By: Matt Stienstra, Advocacy Campaign Manager, Hunger Task Force

For hundreds of years, lead was used in building materials and everyday products. Lead is versatile, durable and easily attainable. However, even small amounts of lead are harmful, especially to younger children and women of child-bearing age. Lead can cause permanent damage to our health. In some U.S. cities, more than 30 percent of children are testing for high levels of lead in their blood. It is vital that families are empowered with information about lead exposure, how to identify it, what to do and what to avoid.

What should you know about lead? And how can you protect your family?

There are three main sources of lead exposure: water, paint and the environment (soil and man-made products).

Many families are aware of lead in the water Throughout the U.S., homes built before 1962 often had lead pipes or services lines and the use of lead pipes was not banned until 1986. When water sits in pipes for hours (like overnight) lead can seep into the water. The single best action that eliminates lead in our water is to buy a NSF/ANSI 53 certified water filter. These filters start at $20 and will ensure lead-free water. Women of child-bearing age and children under six years old should always drink and cook with filtered or bottled water. Families that participate in WIC should ask their clinic about how to get a free filter. Families that cannot purchase a filter should run the cold water tap for no less than 3 minutes between uses.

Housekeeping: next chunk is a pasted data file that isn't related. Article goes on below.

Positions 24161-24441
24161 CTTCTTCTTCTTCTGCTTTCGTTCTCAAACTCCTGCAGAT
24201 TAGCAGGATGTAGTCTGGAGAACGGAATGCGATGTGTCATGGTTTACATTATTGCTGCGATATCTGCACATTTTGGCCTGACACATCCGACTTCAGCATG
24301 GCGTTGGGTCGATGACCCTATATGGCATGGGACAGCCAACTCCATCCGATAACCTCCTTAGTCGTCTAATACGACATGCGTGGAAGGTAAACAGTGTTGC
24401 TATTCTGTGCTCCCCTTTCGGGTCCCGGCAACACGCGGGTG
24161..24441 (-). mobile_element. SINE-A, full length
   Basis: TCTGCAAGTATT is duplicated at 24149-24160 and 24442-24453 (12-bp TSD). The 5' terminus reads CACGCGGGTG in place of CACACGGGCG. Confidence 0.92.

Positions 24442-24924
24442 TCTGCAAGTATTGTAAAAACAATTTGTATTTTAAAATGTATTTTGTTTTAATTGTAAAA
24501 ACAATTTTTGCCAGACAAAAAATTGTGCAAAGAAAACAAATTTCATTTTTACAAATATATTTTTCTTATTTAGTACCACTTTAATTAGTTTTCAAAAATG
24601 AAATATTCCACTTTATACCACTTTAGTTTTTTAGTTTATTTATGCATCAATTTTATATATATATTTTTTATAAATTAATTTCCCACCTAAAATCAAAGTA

Lead paint is a major source of exposure for children. Lead was used in paint until 1978. When paint cracks, chips or peels, it is a danger for children. Look for lead paint (especially around windows, floors and doors) that is chipping or peeling. Use paper towels, soap and water to wipe surfaces where paint is chipping as well as hands, bottles and toys where lead dust could be present. If possible, cover the surface with new paint or a sealant.

Lead can also be found in the soil or everyday products. Homes built before 1978 often contain lead in the soil. Children often ingest more lead because of hand-to-mouth behaviors. If you live in a home without grass, keep children out of the soil. Wash dirt off of hands, toys and clothes and avoid tracking dirt inside the house.

No matter where you are exposed to lead, what you eat can help. Hungry children absorb lead five to ten times faster. Eating a healthy, balanced diet that contains good sources of iron, vitamin C and calcium can help reduce lead absorption. Many federal nutrition programs help connect vulnerable families to healthy meals. From FoodShare to the School Breakfast Program, from WIC to the Summer Food Service Program, these vital programs can provide the critical nutrition that families need.

What steps have you taken to keep your child safe from lead?

Want more information? Hunger Task Force is working with Penfield Children’s Center to help empower families with the information they need. Contact Matt Stienstra at or visit to learn more.

Hunger Task Force co-chairs the Milwaukee Nutrition and Lead Task Force. A coalition of topic experts from government, community and academia, the Nutrition and Lead Task Force has a goal of educating the tens of thousands of families across Milwaukee that have a high risk of exposure to lead by distributing a series of culturally-competent materials and partnering with community organizations across Milwaukee.

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